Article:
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The Auditory Processing Game
Ages: 8-Adult   Grades: 3-Adult

This game targets six skill areas students with auditory processing deficits struggle to master.  Match the difficulty level to student needs with a hierarchy of stimuli.   


  • Increase the speed and efficiency of auditory processing
  • Improve auditory discrimination, closure, memory, analysis, blending, and cohesion
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"What happened?"  "Who did it?"  "Where did it happen?"  That's what students try to figure out as they complete auditory tasks correctly in this mystery-solving game.

The six, 35-card decks each target a different skill.  The cards in each deck are arranged in a hierarchy.  Every card, with the exception of the Auditory Cohesion deck, has three stimulus items that progress in difficulty.  The cards target these skill areas:

  • Auditory Discrimination—identify same sounds in words, absurd words in sentences, and absurd sentences in paragraphs
  • Auditory Analysis/Segmentation—identify the number of syllables in words and sounds in words
  • Auditory Closure—fill in missing words, syllables, and sounds
  • Auditory Blending/Manipulation—blend syllables and phonemes to make words; delete and exchange to make words
  • Auditory Memory—repeat sequences and follow directions
  • Auditory Cohesion—make inferences, paraphrase, and solve riddles and math story problems

Copyright © 2002

11" x 17" heavy-duty, single-fold game board; 210 cards on perforated card stock; 21 photo cards on perforated card stock; instructions; answer key; 4 pawns; die; vinyl folder

  • Children create mental representations of semantic information, forming complex association networks among different bits of knowledge.  Children with difficulty in processing form fewer associations than peers (Gillam, Hoffman, Marler, & Wynn-Dancy, 2002).
  • Evidence indicates that beyond elementary school, teaching phonological awareness and decoding tasks can be improved by teaching phonological awareness (Schuele & Boudreau, 2008).
  • Blending and segmenting skills must be present in order to decode unfamiliar words.  Thus, in order to improve decoding, a student must have a foundation of these skills (Scheule & Boudreau, 2008).
  • Intervention should address processing of various types of information in the context of varied activities and settings (e.g., ability to attend to, perceive, organize, and remember verbal and nonverbal information including social cues, reasoning, and problem solving) (ASHA, 2004).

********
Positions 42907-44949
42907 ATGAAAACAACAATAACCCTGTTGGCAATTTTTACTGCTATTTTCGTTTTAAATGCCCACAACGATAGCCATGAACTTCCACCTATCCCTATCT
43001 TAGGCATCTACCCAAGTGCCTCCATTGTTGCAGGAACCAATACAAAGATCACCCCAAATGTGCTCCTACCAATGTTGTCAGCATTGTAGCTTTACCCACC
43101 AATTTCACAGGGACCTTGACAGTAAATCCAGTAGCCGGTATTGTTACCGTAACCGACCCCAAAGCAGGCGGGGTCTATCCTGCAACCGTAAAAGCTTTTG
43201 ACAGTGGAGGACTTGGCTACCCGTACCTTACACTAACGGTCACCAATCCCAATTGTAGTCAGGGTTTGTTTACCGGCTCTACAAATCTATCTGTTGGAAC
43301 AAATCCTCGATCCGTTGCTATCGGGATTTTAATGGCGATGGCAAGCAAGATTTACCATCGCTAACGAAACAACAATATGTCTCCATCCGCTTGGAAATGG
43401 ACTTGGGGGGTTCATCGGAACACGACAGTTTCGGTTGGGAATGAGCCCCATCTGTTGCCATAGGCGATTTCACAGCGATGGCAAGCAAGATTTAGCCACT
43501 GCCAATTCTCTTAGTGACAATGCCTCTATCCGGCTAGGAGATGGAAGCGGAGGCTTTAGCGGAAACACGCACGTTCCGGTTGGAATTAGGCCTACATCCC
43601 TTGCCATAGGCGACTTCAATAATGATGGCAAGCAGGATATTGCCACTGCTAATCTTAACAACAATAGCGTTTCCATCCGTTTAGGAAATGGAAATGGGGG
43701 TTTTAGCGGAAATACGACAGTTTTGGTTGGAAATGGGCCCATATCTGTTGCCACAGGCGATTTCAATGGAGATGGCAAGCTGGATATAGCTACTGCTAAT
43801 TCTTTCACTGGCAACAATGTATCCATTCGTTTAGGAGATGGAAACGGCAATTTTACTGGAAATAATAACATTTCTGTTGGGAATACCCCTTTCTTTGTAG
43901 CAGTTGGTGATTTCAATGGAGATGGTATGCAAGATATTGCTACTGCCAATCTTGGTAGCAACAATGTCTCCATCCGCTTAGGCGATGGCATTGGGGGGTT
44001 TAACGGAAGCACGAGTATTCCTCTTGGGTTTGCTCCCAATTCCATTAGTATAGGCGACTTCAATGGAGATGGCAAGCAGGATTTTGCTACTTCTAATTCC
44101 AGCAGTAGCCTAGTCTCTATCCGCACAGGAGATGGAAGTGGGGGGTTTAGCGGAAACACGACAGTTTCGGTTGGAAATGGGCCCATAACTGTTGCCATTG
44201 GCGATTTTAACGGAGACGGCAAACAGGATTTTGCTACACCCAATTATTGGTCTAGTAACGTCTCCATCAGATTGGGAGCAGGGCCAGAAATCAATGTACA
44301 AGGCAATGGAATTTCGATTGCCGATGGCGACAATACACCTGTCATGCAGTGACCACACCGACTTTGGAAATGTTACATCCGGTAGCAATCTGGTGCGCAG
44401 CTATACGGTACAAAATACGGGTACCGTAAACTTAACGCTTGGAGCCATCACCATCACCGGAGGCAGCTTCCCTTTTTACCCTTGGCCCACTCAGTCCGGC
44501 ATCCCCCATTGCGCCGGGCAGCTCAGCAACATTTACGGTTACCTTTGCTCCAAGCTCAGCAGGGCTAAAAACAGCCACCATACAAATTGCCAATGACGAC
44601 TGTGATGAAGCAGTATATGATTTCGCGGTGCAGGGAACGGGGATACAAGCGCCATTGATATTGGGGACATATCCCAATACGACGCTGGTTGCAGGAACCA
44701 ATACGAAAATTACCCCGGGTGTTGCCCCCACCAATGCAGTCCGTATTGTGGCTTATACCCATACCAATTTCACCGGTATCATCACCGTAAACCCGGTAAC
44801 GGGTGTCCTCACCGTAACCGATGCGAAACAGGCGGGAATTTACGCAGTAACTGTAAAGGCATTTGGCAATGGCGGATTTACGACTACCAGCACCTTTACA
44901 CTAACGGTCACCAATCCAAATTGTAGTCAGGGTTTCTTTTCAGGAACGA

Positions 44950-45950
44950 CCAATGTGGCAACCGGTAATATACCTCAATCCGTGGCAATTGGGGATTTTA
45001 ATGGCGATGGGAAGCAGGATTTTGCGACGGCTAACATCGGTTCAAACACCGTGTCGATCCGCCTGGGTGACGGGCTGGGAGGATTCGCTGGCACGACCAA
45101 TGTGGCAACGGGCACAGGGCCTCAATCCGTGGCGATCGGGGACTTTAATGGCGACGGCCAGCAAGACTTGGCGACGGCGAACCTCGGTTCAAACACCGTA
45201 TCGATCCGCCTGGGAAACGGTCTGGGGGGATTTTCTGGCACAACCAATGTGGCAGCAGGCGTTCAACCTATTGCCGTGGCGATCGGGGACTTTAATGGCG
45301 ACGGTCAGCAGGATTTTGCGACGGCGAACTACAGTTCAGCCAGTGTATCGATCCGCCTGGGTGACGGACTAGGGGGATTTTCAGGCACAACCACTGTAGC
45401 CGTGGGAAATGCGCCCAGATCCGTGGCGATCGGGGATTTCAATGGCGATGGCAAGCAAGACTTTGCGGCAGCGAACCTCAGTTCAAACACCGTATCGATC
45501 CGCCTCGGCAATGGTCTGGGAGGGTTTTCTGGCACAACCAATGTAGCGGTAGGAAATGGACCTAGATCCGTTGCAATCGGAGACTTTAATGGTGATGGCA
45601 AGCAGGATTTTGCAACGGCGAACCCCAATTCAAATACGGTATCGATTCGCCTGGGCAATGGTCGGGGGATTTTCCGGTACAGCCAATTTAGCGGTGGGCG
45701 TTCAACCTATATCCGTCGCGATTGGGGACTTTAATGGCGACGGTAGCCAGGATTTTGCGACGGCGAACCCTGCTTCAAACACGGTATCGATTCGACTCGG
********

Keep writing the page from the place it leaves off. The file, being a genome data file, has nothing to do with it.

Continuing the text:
The Auditory Processing Game incorporates these principles and is also based on expert professional practice.


American Speech-Language-Hearing Association (ASHA). (2004). Preferred practice patterns for the profession of speech-language pathology [Preferred Practice Patterns]. Retrieved April 20, 2010, from

Gillam, R., Hoffman, L., Marler, J., & Wynn-Dancy, M. (2002). Sensitivity to increased demands: Contributions from data-driven and conceptually driven information processing deficits. Topics in Language Disorders, 22(3), 30-48.

Schuele, C.M., & Boudreau, D. (2008). Phonological awareness intervention: Beyond the basics. Language, Speech, and Hearing Services in Schools, 39, 3-20.


Kelly Malone, Karen Stontz, Barb Truman


Kelly Malone, B.A., and Karen Stontz are writers and editors at LinguiSystems who relied on the expertise of their co-author and colleague, Barb Truman, M.A., CCC-SLP, during the development of this game.  Barb worked as a speech-language pathologist with school-age children before joining the product development team at LinguiSystems.  She is currently enjoying her role as a stay-at-home mom, allowing her to spend precious time with her husband, adopted son, and other family members.

Karen and Kelly are also co-authors of 50 Quick-Play Listening Games, Autism & PDD Concepts, Autism & PDD Concepts Interactive Software, Los conceptos, and No-Glamour Language Game.  Karen is also co-author of 50 Quick-Play Reasoning & Problem-Solving Games.  Barb is also author of Barnaby's Burrow and co-author of No-Glamour Articulation; No-Glamour Articulation Cards; 10 Quick-Play Folder Games Associations; 10 Quick-Play Folder Games Associations (Spanish/English); 10 Quick-Play Folder Games Concepts; 10 Quick-Play Folder Games Concepts (Spanish/English); 50 Quick-Play Articulation Games; Scissors, Glue, and Vocabulary, Too!; and Spotlight on Articulation.


Game Play

  • Players put their pawns on any Start space.  Shuffle the person, action, and place cards and put them facedown on the table.  Select the question deck(s) based on the needs of the players.
  • Read a question to the player.  If the player answers the question incorrectly, his turn is over.
  • If the player's answer is correct, he rolls the die and moves that number of spaces.  If the player ends his move on a square, his turn is over.  If he enters a room, he draws a card from the person, action, or place pile.  If he doesn't need the card, he puts it faceup on the discard pile and his turn is over.
  • The first player to collect a person, action, and place card lays the cards in front of him and states the situation (Abby judged a bubble-blowing contest in the library).  This player is the winner.